Rheumatoid arthritis

Rheumatoid arthritis is a chronic debilitating disease that affects between 0.3 and 0.8 per cent of the world population according to the WHO.

Often starting at between 20 and 50 years of age, 300,000 patients in France suffer from it, and several thousands of new cases are reported every year. Women are more affected than men.

Within 10 years of the disease manifesting itself, more than 50 per cent of patients are unable to hold a full-time job. It limits the movements of the subjects with the disease in 80% of cases, and 25% are unable to perform everyday tasks.

Rheumatoid arthritis: a debilitating disease

Rheumatoid arthritis (RA) is characterised by inflammation and progressive destruction of the joints. As a reminder, inflammation is a mechanism that enables the body to defend itself against chemical, toxic and microbial attacks. In the case of rheumatoid arthritis, this inflammation is excessive and continuously overexpressed, resulting in painful symptoms in the joints, causing irreversible lesions.

RA progresses by way of inflammatory attacks whose duration and intensity vary. Over time, complications appear, making it difficult for the patient to carry out simple everyday tasks.

In most cases, when the patient with RA suffers an acute attack of their illness, the patient manifests the following symptoms:

  • Pain in the joints that can be continuous during the attack and have consequences on the patient’s state of mind.
  • Swelling of one or several joints.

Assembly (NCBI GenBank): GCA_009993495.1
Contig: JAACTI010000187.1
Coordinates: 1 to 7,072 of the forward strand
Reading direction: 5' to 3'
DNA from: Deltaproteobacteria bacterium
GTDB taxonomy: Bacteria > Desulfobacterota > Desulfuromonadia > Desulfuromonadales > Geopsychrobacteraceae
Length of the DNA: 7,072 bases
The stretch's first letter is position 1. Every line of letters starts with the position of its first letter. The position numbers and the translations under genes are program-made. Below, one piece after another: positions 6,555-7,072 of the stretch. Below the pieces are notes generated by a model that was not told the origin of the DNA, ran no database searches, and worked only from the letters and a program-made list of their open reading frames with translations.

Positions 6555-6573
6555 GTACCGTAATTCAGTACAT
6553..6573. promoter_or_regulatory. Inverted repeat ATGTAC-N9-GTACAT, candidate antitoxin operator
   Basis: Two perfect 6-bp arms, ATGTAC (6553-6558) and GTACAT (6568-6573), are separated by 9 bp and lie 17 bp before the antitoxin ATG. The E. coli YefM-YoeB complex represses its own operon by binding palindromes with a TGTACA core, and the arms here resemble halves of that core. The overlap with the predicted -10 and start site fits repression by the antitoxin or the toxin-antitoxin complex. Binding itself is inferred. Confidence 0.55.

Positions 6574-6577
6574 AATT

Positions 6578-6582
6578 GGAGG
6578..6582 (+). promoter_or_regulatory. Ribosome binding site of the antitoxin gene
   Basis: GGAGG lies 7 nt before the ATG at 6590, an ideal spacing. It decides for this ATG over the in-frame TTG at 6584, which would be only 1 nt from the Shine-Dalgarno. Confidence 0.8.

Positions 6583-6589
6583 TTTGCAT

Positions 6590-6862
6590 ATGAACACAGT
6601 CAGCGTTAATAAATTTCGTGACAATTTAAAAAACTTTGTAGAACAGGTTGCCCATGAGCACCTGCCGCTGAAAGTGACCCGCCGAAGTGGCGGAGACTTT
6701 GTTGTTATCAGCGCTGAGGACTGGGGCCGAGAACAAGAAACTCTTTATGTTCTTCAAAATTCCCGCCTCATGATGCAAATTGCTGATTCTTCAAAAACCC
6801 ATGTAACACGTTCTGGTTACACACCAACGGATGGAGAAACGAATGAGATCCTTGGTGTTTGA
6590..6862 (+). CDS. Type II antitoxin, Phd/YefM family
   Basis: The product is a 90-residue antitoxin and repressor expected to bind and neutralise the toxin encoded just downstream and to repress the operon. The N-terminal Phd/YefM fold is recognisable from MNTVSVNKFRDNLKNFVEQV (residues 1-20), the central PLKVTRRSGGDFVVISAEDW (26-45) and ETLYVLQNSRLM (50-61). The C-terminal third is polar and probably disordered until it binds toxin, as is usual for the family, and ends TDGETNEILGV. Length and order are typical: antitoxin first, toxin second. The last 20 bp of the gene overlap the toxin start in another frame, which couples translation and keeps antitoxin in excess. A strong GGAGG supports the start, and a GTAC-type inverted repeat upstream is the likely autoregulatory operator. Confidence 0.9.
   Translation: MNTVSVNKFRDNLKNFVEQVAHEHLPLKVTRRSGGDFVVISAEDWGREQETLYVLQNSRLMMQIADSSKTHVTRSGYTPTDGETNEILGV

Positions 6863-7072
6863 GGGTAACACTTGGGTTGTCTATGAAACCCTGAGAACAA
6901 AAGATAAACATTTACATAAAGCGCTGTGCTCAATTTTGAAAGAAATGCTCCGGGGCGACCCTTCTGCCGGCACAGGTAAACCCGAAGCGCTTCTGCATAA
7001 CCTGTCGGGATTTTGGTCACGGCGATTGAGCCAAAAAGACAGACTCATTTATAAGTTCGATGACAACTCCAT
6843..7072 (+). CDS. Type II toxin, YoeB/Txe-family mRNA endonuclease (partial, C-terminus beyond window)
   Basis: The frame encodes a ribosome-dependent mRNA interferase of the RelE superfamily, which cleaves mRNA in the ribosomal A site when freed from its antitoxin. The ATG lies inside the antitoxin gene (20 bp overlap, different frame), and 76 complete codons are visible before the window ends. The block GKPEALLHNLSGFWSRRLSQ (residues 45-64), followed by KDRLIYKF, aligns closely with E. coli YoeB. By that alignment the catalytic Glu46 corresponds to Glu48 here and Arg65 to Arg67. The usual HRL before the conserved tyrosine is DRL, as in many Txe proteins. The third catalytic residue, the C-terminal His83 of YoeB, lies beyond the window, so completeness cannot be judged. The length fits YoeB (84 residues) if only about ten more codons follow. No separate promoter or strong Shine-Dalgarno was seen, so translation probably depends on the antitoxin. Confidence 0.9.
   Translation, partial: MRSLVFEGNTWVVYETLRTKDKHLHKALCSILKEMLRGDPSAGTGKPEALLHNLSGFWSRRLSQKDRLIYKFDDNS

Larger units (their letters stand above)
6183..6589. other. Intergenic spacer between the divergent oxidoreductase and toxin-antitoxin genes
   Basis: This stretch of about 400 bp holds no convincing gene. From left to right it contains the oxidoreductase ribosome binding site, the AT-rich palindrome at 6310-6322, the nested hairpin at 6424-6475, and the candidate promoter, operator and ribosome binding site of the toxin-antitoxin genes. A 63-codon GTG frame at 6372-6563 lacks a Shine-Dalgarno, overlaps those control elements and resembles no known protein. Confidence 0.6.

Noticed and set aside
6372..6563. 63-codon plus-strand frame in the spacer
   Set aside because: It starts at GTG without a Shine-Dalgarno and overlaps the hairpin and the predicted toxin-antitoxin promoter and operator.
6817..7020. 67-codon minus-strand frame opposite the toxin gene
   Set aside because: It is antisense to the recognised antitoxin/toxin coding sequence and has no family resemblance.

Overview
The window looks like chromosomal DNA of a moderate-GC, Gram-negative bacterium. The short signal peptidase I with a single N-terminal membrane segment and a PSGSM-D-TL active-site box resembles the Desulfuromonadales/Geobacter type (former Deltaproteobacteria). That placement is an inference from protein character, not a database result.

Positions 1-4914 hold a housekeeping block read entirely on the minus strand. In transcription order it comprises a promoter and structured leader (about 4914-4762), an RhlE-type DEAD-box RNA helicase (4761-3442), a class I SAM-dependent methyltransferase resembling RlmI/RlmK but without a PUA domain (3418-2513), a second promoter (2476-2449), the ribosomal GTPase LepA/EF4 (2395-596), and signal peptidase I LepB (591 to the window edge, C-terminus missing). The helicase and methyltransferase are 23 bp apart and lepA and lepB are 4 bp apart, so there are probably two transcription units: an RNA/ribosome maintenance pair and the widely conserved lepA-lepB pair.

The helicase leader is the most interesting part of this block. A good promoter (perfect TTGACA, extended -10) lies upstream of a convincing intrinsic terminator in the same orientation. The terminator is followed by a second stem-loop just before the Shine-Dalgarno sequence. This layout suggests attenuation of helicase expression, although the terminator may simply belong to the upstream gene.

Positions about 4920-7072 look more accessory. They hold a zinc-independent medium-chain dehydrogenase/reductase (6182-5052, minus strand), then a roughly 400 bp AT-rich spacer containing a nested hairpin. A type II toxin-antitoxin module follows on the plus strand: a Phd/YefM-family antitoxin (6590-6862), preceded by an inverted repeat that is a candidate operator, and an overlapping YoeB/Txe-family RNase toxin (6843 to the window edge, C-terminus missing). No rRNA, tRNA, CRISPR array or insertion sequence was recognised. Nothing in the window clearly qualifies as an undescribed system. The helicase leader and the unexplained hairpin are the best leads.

• Stiffness of the joints in the morning lasting between 30 and 60 minutes. This stiffness can reoccur if the patient stays still for too long.

Apart from the physical aspect, RA affects the daily lives of the patient in several ways. The patient suffering from the pathology has difficulty using their hands, suffers from fatigue, preventing them from perform certain everyday activities, leading to a feeling of frustration.

The diagnosis of rheumatoid arthritis

The diagnosis of a RA is complex. The rheumatologist relies on several clinical signs and performs various tests come to a conclusion.

An examination of the joints

The doctor examines and tests the joints of their patient to assess their mobility, the level of pain, swelling… The doctor will also check the patient’s muscle strength.
Following this first observational stage, the doctor will carry out blood tests to check for:

  • signs of inflammation.
  • The presence of “rheumatoid factor” (tests called “Waaler-Rose” and “Latex”) gives an indication of the diagnosis of RA.
  • The trace of other significant antibodies of an autoimmune disease.